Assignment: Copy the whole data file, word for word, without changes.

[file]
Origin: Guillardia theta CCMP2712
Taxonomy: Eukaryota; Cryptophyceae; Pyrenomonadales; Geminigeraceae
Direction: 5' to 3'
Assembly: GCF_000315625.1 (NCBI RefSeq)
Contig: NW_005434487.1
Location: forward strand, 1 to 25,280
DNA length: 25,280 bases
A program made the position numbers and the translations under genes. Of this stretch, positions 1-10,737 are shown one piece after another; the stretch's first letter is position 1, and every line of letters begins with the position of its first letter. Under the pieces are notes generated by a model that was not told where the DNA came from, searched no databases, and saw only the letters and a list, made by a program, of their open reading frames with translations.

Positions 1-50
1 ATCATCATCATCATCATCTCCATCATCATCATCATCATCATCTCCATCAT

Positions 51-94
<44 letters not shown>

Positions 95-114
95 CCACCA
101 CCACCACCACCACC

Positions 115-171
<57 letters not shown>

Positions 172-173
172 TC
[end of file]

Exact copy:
Origin: Guillardia theta CCMP2712
Taxonomy: Eukaryota; Cryptophyceae; Pyrenomonadales; Geminigeraceae
Direction: 5' to 3'
Assembly: GCF_000315625.1 (NCBI RefSeq)
Contig: NW_005434487.1
Location: forward strand, 1 to 25,280
DNA length: 25,280 bases
A program made the position numbers and the translations under genes. Of this stretch, positions 1-10,737 are shown one piece after another; the stretch's first letter is position 1, and every line of letters begins with the position of its first letter. Under the pieces are notes generated by a model that was not told where the DNA came from, searched no databases, and saw only the letters and a list, made by a program, of their open reading frames with translations.

Positions 1-50
1 ATCATCATCATCATCATCTCCATCATCATCATCATCATCATCTCCATCAT

Positions 51-94
<44 letters not shown>

Positions 95-114
95 CCACCA
101 CCACCACCACCACC

Positions 115-171
<57 letters not shown>

Positions 172-173
172 TC